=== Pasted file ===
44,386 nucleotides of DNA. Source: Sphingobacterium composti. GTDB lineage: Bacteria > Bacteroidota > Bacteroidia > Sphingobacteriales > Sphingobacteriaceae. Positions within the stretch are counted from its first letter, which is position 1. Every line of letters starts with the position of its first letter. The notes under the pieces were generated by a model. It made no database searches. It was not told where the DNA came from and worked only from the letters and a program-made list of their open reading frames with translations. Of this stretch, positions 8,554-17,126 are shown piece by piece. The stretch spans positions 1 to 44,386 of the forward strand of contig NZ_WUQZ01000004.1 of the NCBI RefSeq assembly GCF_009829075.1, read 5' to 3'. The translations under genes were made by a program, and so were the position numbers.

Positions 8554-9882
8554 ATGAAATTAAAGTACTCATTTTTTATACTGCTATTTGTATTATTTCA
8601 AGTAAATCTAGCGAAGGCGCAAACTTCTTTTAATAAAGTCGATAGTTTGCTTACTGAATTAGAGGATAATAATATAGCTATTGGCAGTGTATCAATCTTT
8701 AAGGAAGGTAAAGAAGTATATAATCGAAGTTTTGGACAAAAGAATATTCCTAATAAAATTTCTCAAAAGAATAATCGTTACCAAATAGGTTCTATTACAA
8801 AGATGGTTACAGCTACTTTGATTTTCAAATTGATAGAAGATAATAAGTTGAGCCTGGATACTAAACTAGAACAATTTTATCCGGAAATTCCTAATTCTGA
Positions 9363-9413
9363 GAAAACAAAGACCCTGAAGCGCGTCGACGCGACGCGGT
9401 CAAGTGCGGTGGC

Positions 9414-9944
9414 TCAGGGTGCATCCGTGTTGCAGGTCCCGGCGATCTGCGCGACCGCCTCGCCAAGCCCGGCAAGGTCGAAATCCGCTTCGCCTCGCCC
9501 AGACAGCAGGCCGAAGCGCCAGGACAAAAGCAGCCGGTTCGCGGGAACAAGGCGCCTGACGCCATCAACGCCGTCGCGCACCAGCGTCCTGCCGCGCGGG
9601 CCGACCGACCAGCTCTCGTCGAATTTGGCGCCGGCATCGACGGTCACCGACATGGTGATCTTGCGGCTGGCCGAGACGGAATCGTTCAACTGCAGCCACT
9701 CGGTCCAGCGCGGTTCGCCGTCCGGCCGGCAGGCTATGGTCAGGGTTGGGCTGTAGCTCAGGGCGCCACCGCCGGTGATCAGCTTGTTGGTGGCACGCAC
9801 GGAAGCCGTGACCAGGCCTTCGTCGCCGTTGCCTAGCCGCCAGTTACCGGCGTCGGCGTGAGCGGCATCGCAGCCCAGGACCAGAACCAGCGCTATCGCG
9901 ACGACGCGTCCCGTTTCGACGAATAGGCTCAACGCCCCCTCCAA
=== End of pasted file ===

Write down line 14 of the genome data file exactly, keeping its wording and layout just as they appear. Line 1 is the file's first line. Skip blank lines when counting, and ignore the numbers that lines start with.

9701 CGGTCCAGCGCGGTTCGCCGTCCGGCCGGCAGGCTATGGTCAGGGTTGGGCTGTAGCTCAGGGCGCCACCGCCGGTGATCAGCTTGTTGGTGGCACGCAC